As climate change continues to have far-reaching effects on various industries, the fresh produce sector is not immune to its impacts. Among the countries renowned for their agricultural prowess, Spain stands out as a major player in the production and export of watermelon and melons.
Food waste facts and how to reduce it
Food waste is problem that we cannot ignore. Financially, environmentally and socially it is an issue that demands attention. The fruit and veg sector have a key role to play, and businesses must improve their strategy. Currently, one-third of all food is wasted before even making it to the consumer.
Here, we explain why food waste happens and what this means for sustainability. The first part of this report tackles the main causes and effects. The second part looks at the industry specifics with clear guidelines to how to reduce food waste and costs associated with it.
In this blog post we will examine:
Food Waste and Food Insecurity: The Causes
Food waste is a process where food that can be eaten by humans gets discarded. It is often because the food has spoilt, but is also caused by supply chain issues, weather, changing market conditions and other factors. According to leading experts, waste is driven by three key factors: Technological, Institutional and Social drivers.
Technological, Institutional and Social Drivers
Limitations and faults in food production technology causing edible food to go to waste.
Examples might include mistakes in the use of food processing and packaging technology. Also, a lack of technology to measure order volumes, logistics and quality control.
Institutional Drivers (business management and legislation)
Structural and logistical issues with the food industry.
From a business perspective – hurdles arise from poor logistics and operations. The result is an increase in food waste.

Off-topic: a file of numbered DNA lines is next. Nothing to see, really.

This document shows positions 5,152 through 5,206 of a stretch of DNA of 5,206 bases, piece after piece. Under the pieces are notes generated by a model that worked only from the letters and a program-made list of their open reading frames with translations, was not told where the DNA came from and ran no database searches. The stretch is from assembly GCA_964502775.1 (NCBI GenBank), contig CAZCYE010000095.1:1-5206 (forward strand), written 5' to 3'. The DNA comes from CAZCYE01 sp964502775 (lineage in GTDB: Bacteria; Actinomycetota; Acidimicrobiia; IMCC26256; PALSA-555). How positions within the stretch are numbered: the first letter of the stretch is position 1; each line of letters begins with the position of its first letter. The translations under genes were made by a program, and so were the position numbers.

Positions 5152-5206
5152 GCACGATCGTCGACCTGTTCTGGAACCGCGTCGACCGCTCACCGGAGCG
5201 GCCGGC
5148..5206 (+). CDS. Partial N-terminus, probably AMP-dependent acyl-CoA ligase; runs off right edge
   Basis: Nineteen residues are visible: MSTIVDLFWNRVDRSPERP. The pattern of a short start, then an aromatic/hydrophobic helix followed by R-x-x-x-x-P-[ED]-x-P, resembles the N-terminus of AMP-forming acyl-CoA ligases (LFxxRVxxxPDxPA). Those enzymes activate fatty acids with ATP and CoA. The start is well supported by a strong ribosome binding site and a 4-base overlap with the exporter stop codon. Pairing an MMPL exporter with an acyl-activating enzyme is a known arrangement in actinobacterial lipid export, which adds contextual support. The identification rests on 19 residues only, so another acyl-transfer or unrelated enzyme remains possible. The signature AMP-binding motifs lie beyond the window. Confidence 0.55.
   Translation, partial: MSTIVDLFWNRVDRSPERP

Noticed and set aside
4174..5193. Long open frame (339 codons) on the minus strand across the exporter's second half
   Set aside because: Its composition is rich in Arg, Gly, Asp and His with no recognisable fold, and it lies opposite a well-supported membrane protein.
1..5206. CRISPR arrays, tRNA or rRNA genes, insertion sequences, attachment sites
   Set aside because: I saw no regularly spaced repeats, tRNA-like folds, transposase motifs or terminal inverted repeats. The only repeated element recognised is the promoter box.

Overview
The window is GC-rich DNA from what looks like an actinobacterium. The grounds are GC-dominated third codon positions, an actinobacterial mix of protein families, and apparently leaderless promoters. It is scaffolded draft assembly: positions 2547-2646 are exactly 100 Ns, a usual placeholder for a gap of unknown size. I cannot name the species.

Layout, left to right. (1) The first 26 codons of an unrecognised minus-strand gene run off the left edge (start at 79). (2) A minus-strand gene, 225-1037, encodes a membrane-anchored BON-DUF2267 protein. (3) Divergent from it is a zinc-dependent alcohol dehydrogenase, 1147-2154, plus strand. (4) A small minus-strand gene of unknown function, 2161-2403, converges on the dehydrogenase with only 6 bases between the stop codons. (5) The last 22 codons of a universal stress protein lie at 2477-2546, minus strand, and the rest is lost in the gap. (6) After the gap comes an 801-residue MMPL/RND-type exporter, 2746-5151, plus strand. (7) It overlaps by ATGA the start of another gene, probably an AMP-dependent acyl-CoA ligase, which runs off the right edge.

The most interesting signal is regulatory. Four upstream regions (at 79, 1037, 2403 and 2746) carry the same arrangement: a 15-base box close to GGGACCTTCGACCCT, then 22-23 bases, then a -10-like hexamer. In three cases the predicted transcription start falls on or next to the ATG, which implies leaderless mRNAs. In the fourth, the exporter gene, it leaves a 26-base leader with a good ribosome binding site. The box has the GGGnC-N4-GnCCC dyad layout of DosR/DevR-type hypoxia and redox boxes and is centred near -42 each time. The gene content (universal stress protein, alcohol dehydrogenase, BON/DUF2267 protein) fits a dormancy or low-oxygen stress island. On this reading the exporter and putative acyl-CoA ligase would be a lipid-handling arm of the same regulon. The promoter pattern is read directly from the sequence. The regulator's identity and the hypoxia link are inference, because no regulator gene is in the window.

Interestingly, countries different stages of development cause food waste in different parts of the supply chain.
Research found that “food is wasted in the earlier stages of the supply chain in the case of developing countries, and in the later stages of the supply chain, in the case of developed countries.”
Legislation is the other core institutional factor. For example, if a supermarket makes a variety change for a certain fruit, growers with the old variety can no longer use this same stock.
If legislation on pesticides and herbicides changes, there is a similar story.
Contamination of goods, such as human stowaways can also lead to waste. Other issues like incorrect documentation, or transport logistics problems also factor. For example, lorry drivers cannot enter a country until their documents are approved and this often causes delays.
These factors are the mindsets and cultures that lead to good, edible food going to waste.
In developed countries, the standards for what people will and will not accept can be unreasonably high. For example, consumers often avoid buying food that is close to its sell-by date. This means it does not get sold, despite being perfectly edible. When it’s not sold and cannot make it to a food bank, it goes to waste. Other consumers may not want to buy misshaped or partially damaged fresh produce and this causes similar waste.
Such high standards influence the business habits of retailers and subsequently, all the players in the supply chain. The outcome is that edible food goes to waste because of the well-informed belief that consumers will not be satisfied.
Further, as found in our consumer demands blog post, western demands for exotics lead to large imports from other continents. Food that must travel great distances is more likely to perish from logistical issues.
Siloed supply chain
This is a good example of an Institutional Driver. When we talk about the food supply chain and the fresh produce supply chain, we encounter a disconnected system. Anyone operating in it will know that the sector is still waiting for digitisation. QC reports are mostly manual, order mistakes – slow to be rectified, and networks – limited to traditional and restricted avenues.
Picture this common scenario:
One hundred kilos of ripe peaches can no longer sell due to a new legislation. It is often hard and impractical to donate this produce because buyers are not well-connected with NGOs, food banks or charities. The result? Food gets wasted in an energy intensive process, leaving a heavy carbon footprint and extra costs for the business.
Quantifying food waste and keeping track
This is an example of both a Technological and Institutional Driver. Most businesses lack the motivation to reduce waste for two reasons: